What is spinal cord Injury?
The spinal cord is a collection of nerves that travels from the bottom of the brain down your back. There are 31 pairs of nerves that leave the spinal cord and go to your arms, legs, chest and abdomen. These nerves allow your brain to give commands to your muscles and cause movements of your arms and legs.
Although the hard bones of the spinal column protect the soft tissues of the spinal cord, vertebrae can still be broken or dislocated in a variety of ways and cause traumatic injury to the spinal cord. Injuries can occur at any level of the spinal cord. The segment of the cord that is injured, and the severity of the injury, will determine which body functions are compromised or lost. Because the spinal cord acts as the main information pathway between the brain and the rest of the body, a spinal cord injury can have significant physiological consequences.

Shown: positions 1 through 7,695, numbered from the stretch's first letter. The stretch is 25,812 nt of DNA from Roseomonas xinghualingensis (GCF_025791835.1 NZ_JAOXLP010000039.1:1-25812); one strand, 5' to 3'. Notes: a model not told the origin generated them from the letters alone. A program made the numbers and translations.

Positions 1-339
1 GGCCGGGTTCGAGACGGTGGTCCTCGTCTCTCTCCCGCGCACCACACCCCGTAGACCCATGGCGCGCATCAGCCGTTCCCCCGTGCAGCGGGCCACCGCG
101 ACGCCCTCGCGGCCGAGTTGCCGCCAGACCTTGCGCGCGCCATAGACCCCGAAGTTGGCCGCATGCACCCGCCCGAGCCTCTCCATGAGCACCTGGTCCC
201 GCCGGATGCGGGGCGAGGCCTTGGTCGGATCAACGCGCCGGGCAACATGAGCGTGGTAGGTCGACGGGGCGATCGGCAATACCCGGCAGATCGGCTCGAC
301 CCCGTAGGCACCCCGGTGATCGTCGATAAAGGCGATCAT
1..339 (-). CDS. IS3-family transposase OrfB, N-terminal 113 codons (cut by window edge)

Most injuries to the spinal cord don't completely sever it. Instead, an injury is more likely to cause fractures and compression of the vertebrae, which then crush and destroy the axons, extensions of nerve cells that carry signals up and down the spinal cord between the brain and the rest of the body. An injury to the spinal cord can damage a few, many, or almost all of these axons. Some injuries will allow almost complete recovery. Others will result in complete paralysis.